By RUTH SIEVERS
Television viewers who receive their broadcast stations via satellite will continue to be able to watch television, thanks to the passage of the Intellectual Property and Communications Omnibus Reform Act of 1999.
Just prior to leaving for the holiday season, on Nov. 19, Congress passed the bill (S. 1948) as part of the consolidated appropriations bill (H.R. 3194). President Clinton signed the measure on Nov. 29, and H.R. 3194 is now Public Law 106-113.
Chief among its copyright provisions is the extension of the compulsory license found in section 119 of title 17 (the copyright law), which permits the retransmission of distant television station signals. The license was set to expire on Dec. 31, and without the extension, millions of viewers would have faced a dark holiday for TV viewing. The license is extended for another five years, or until Dec. 31, 2004.
In addition, the bill creates a new compulsory license at section 122 of title 17, a royalty-free license for retransmission of local television stations by satellite carriers.
"For the first time, satellite carriers will be able to legally offer what most Americans want -- local television stations," said the Copyright Office's senior attorney for compulsory licenses, Bill Roberts, in describing the provisions of the legislation. Previously, when satellite viewers wanted to watch network television, they had to watch stations broadcast from a distant city.
The new license should make it easier for satellite carriers to compete with cable operators, who have always been able to offer local programming. "Dish Network is already offering the service, and DirecTV is close behind," said Mr. Roberts.
In addition to extending the section 119 license, Congress also reduced the royalty fees that operators have to pay. As a result of a Copyright Arbitration Royalty Panel (CARP) decision two years ago, which was based on legislative mandates, fees were raised. The new legislation reduces the rate per subscriber for superstation rebroadcasts by 30 percent and the rate per subscriber for network rebroadcasts by 45 percent.
Congress also changed the mechanism for determining when a subscriber is eligible to receive distant network stations. Many people who lost their distant programming as a result of recent judicial decisions that found satellite operators in violation of the law may be "grandfathered" to continue to receive those signals. A number of other provisions relating to the satellite license are included in the new act.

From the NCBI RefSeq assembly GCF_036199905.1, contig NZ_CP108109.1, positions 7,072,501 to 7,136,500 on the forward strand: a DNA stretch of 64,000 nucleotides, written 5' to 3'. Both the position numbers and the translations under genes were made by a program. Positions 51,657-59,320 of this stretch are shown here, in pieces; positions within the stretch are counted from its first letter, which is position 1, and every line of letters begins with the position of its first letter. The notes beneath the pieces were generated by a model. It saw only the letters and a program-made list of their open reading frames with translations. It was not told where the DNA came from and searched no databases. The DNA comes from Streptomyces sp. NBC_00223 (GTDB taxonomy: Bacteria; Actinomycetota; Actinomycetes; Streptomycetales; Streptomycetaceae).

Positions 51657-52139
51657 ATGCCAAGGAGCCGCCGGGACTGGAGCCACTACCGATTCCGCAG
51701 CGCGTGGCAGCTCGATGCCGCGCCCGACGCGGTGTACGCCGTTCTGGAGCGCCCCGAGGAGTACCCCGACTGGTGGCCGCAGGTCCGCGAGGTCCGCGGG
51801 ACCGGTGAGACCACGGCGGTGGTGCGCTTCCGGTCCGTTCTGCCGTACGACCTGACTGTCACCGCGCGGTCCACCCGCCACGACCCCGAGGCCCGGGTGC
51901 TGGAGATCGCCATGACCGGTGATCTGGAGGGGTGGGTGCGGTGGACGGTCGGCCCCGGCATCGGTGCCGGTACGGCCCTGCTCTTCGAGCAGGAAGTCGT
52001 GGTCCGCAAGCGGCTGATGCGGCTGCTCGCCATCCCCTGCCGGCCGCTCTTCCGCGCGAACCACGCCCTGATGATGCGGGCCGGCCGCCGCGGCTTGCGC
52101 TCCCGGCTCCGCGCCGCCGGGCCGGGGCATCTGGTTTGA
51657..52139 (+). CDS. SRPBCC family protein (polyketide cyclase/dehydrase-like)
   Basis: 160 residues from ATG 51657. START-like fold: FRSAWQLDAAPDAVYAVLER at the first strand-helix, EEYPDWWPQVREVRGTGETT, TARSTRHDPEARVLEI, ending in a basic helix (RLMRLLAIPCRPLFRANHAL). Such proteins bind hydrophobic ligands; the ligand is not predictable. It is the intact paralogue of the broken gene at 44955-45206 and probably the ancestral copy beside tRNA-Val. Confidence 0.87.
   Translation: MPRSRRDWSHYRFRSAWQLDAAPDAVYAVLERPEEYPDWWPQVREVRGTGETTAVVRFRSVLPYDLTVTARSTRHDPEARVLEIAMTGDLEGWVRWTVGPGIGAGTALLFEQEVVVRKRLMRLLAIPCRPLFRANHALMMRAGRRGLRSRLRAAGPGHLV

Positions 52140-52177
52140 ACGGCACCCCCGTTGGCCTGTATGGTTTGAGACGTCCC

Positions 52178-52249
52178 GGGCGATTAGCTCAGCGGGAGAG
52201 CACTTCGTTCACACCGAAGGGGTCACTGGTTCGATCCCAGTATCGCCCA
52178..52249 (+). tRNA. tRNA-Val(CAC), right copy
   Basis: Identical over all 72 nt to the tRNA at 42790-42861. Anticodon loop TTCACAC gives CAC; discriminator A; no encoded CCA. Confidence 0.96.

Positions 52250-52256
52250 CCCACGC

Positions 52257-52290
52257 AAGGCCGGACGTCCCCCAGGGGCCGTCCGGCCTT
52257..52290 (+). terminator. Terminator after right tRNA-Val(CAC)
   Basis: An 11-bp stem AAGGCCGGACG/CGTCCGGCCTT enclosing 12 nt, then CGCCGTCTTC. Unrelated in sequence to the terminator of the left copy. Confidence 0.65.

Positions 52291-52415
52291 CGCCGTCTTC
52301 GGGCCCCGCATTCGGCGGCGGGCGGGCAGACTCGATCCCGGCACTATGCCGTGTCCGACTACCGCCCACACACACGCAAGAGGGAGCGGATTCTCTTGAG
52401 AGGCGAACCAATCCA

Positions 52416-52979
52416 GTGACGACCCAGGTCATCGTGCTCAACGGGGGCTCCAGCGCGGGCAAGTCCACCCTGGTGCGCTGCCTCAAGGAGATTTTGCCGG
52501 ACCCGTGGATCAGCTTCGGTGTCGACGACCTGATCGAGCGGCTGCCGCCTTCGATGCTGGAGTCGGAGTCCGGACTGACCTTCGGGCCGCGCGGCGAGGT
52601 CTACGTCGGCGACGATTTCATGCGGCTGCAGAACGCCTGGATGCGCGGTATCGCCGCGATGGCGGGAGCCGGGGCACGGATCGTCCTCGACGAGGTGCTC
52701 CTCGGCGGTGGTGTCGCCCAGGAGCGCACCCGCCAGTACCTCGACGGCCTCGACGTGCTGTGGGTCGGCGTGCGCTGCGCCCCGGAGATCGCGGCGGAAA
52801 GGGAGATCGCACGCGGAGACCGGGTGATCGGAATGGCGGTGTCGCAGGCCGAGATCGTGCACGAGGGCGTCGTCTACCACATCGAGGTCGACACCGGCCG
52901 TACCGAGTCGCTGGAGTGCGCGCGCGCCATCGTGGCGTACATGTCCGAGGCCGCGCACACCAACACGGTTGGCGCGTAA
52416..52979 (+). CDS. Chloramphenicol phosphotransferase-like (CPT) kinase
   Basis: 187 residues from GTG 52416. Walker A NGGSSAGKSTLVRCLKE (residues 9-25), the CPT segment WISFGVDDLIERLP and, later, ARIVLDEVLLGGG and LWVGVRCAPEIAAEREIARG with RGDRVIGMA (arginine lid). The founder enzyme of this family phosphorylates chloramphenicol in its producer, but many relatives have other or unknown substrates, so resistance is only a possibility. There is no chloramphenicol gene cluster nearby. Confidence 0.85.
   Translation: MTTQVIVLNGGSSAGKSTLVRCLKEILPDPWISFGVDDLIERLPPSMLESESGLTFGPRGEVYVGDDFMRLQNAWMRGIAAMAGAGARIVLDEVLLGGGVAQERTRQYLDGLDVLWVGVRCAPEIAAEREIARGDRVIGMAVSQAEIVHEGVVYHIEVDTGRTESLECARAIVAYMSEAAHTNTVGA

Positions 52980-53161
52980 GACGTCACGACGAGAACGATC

The Intellectual Property and Communications Omnibus Reform Act of 1999 also contains a number of technical amendments relating to the Vessel Hull Design Protection Act, which is chapter 13 of title 17. Most important, the sunset provision of chapter 13 was removed, so that chapter 13 is now a permanent part of the law. Among other changes is an expanded definition of a "vessel."
The definition of a work made for hire in section 101 of title 17 was amended to include "sound recordings" in the list of types of specially ordered or commissioned works that may be works made for hire if the parties expressly agree in a written instrument.
The bill removes the requirement that a Copyright Office rule-making pursuant to section 1201(a)(1), required under last year's Digital Millennium Copyright Act legislation, be "on the record," a legal term that would have required an infrequently used, formal trial-like procedure.
A large part of the legislation is devoted to patent reform. Other provisions include those on cyberpiracy in domain names and online child protection.
Also passed on Nov. 19 was a separate piece of legislation: the "Digital Theft Deterrence and Copyright Damages Improvement Act of 1999," HR. 3456. The bill, which, at press time, the president was expected to sign, amends section 504(c) of title 17 to increase the minimum statutory damages from $500 to $750, increase the maximum from $20,000 to $30,000, and increase the maximum for willful infringement from $100,000 to $150,000. It also directs the Sentencing Commission to adjust the sentencing guidelines for criminal copyright infringement to ensure that criminal penalties are sufficiently stringent and reflect the retail value of the works that were infringed.
Ms. Sievers is a writer-editor in the Copyright Office.